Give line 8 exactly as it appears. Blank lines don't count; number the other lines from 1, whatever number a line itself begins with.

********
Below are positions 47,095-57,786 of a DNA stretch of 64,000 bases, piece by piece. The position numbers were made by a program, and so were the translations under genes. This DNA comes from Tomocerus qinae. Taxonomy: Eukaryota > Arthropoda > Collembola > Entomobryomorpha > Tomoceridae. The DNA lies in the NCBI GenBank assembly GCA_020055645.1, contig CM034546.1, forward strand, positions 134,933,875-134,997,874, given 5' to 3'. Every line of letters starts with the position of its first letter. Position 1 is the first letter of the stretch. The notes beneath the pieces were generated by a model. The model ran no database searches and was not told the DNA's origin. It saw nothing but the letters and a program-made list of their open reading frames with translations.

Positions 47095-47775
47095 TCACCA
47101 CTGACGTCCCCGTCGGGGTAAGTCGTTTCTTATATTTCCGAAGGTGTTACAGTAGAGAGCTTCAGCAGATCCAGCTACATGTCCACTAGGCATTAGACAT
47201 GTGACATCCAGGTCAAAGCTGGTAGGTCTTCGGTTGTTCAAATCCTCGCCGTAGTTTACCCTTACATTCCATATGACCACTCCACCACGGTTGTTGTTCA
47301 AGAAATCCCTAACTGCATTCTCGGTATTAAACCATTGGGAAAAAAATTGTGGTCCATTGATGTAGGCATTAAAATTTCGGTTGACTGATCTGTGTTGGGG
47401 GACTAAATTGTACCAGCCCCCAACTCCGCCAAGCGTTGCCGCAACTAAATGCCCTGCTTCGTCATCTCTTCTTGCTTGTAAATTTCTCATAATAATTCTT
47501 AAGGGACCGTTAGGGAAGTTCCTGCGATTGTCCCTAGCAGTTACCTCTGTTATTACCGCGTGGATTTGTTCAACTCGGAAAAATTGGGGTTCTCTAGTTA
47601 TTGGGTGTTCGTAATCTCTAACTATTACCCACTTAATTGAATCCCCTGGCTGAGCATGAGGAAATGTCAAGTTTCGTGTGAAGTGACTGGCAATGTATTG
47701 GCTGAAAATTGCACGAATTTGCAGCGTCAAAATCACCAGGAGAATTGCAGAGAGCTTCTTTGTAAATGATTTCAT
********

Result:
47501 AAGGGACCGTTAGGGAAGTTCCTGCGATTGTCCCTAGCAGTTACCTCTGTTATTACCGCGTGGATTTGTTCAACTCGGAAAAATTGGGGTTCTCTAGTTA